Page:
What We Believe

“What we believe” sections are usually full of bullet points and read somewhat like an owner’s manual.  Unfortunately most of our lives don’t look anything like that.  Sure our lives are filled with facts and figures, dates and times; but we have to write all those down to remember them.  The important stuff we don’t need to write down.  What we love, what we hate, what we fear, our biggest hopes—we don’t keep those in palm pilots or calendars or cool cell phones.  We live in stories, not bullet points.  At Trinity United Methodist Church we place our hope and belief in the story presented in the Bible; a story into which God invites us to live.  If, after reading this story of our beliefs, you would like a more “traditional” list of beliefs, we invite you to read about the beliefs of the United Methodist Church.

We believe that an imaginative, amazing God created the earth and all of the beauty encompassed by nature and the universe around us.  This creative activity occurred through God’s spoken word, revealing the power and holiness of language and communication.  We’d rather use that gift of language to enjoy the beauty around us than argue about how exactly it happened.  After creating the planet we live on and all that we see around us, including the stars in the heaven, the grass beneath our feet and the animals by our sides, God created humankind.  Humanity was created in God’s image, that we might always remember our Creator and model our lives after that love.

Of course, humans being humans, we do not always model that love perfectly.  We mess up … we hurt one another and ourselves … and we call this sin.  Sin is the betrayal of God – it is the opposite of love.  Sin came into the world as soon as did humanity, and it continues to pervade our world today.  Surprisingly, though, God did not turn away from humanity.  Despite all of the betrayal, hurt and evil caused by humanity, God continued (and still does today) to love us and accept us as we are.  This was made most evident through the life, death and resurrection of Jesus Christ.

Jesus lived approximately 2000 years ago in what is now the Middle East.  He was a great prophet and teacher of what God was doing in and around the world.  But more importantly than that, Jesus was also the son of God.  In the face of betrayal by humanity, God chose to come and experience life as a human – to cross the great divide between heaven and earth – so that we might know God more fully and more intimately.  Jesus’ message was one of reaching out to the poor, the oppressed, and the abandoned.  Being God in the form of humanity, he miraculously cured the sick, fed the hungry, and even overcame death by bringing people who had died back to life.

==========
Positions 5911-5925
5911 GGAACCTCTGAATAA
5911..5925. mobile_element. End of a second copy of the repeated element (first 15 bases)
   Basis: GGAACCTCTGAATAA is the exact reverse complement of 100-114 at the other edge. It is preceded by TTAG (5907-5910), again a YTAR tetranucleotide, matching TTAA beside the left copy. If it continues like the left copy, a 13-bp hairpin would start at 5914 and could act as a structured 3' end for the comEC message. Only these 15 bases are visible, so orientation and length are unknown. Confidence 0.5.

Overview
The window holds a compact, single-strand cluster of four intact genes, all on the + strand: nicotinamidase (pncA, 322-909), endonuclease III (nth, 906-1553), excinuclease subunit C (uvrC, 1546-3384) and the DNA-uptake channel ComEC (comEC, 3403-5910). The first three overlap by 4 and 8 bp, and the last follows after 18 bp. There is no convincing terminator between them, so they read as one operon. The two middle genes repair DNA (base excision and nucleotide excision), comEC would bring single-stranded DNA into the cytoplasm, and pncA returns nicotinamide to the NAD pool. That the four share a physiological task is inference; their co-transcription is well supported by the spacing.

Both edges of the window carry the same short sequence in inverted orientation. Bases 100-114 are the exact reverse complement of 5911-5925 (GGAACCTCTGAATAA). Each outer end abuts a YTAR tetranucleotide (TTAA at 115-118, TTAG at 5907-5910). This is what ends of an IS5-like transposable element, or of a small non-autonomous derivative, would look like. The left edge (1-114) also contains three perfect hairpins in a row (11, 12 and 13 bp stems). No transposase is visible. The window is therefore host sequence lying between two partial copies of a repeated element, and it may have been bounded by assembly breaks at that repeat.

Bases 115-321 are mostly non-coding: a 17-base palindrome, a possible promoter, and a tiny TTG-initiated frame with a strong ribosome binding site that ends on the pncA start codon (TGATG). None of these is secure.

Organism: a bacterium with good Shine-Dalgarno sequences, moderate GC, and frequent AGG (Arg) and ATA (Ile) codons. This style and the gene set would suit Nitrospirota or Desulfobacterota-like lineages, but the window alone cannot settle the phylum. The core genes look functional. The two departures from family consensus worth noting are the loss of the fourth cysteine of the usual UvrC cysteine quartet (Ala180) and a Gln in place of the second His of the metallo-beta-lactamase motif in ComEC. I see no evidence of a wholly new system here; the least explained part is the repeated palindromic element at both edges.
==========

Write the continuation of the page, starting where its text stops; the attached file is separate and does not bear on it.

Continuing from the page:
Because Jesus wanted to protect the oppressed and thereby bring vitality back into the Jewish religion, he upset many people.  And people, acting as they do, tortured and killed Jesus by hanging him on a wooden cross.  However, the story did not end there.  For, on the third day after being hung on the cross and later buried in a tomb, Jesus conquered death once more – this time by becoming resurrected himself.  Through this impossible act of love, God overcame evil and forgave humanity once and for all.  As a result, we can rest assured that nothing we do is beyond the forgiveness of God.

After he rose from the dead, Jesus appeared to a great number of people and ensured that his teachings would live on.  These people who followed him became known as Christians, and we continue in that tradition today.  Jesus eventually ascended into heaven, but not before helping his followers to experience how God lives and works through humanity every day.  This is through the activity of the Holy Spirit.  Thus, God is made known to us in three forms – as God in heaven who creates life, as Jesus who came to teach us about God’s love, and as the Holy Spirit who guides us to model that love today.  We call these three forms the Trinity, and it is from this that we take our name for this church.

Because God continues to work through us today, and because we continue in the tradition of the first Christians by gathering together to worship and study about God, we believe the story is not over.  It lives on through us, and our lives make sense only as part of that great story.  Thus, we do not simply follow a set of rigid beliefs – instead we follow something larger.  We follow a movement – the movement of God.  And in so doing we help to reveal God’s love to the entire world.